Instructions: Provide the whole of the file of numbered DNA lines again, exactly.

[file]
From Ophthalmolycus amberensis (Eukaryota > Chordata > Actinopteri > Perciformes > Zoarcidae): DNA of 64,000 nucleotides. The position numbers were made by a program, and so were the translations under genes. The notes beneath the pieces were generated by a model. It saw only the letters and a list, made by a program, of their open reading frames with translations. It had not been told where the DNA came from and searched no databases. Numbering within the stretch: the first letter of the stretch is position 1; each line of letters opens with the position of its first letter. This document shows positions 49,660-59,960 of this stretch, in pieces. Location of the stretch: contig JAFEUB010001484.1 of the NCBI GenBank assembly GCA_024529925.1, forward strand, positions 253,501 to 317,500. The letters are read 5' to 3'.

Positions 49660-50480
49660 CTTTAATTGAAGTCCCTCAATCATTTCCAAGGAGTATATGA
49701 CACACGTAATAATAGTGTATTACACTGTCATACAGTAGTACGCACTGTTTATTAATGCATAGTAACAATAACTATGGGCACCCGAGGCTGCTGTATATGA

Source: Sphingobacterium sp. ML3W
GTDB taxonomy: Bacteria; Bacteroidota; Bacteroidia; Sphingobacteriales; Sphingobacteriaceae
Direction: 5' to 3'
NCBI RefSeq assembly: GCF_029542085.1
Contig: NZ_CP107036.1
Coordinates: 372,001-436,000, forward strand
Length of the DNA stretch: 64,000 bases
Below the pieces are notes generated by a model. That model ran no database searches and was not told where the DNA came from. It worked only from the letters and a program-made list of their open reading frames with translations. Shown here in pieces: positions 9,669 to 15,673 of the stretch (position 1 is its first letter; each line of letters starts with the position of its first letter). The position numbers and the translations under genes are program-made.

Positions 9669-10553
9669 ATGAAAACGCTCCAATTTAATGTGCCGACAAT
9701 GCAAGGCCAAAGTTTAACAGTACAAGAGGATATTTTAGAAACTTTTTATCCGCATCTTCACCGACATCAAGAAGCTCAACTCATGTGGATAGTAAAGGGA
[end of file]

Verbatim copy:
From Ophthalmolycus amberensis (Eukaryota > Chordata > Actinopteri > Perciformes > Zoarcidae): DNA of 64,000 nucleotides. The position numbers were made by a program, and so were the translations under genes. The notes beneath the pieces were generated by a model. It saw only the letters and a list, made by a program, of their open reading frames with translations. It had not been told where the DNA came from and searched no databases. Numbering within the stretch: the first letter of the stretch is position 1; each line of letters opens with the position of its first letter. This document shows positions 49,660-59,960 of this stretch, in pieces. Location of the stretch: contig JAFEUB010001484.1 of the NCBI GenBank assembly GCA_024529925.1, forward strand, positions 253,501 to 317,500. The letters are read 5' to 3'.

Positions 49660-50480
49660 CTTTAATTGAAGTCCCTCAATCATTTCCAAGGAGTATATGA
49701 CACACGTAATAATAGTGTATTACACTGTCATACAGTAGTACGCACTGTTTATTAATGCATAGTAACAATAACTATGGGCACCCGAGGCTGCTGTATATGA

Source: Sphingobacterium sp. ML3W
GTDB taxonomy: Bacteria; Bacteroidota; Bacteroidia; Sphingobacteriales; Sphingobacteriaceae
Direction: 5' to 3'
NCBI RefSeq assembly: GCF_029542085.1
Contig: NZ_CP107036.1
Coordinates: 372,001-436,000, forward strand
Length of the DNA stretch: 64,000 bases
Below the pieces are notes generated by a model. That model ran no database searches and was not told where the DNA came from. It worked only from the letters and a program-made list of their open reading frames with translations. Shown here in pieces: positions 9,669 to 15,673 of the stretch (position 1 is its first letter; each line of letters starts with the position of its first letter). The position numbers and the translations under genes are program-made.

Positions 9669-10553
9669 ATGAAAACGCTCCAATTTAATGTGCCGACAAT
9701 GCAAGGCCAAAGTTTAACAGTACAAGAGGATATTTTAGAAACTTTTTATCCGCATCTTCACCGACATCAAGAAGCTCAACTCATGTGGATAGTAAAGGGA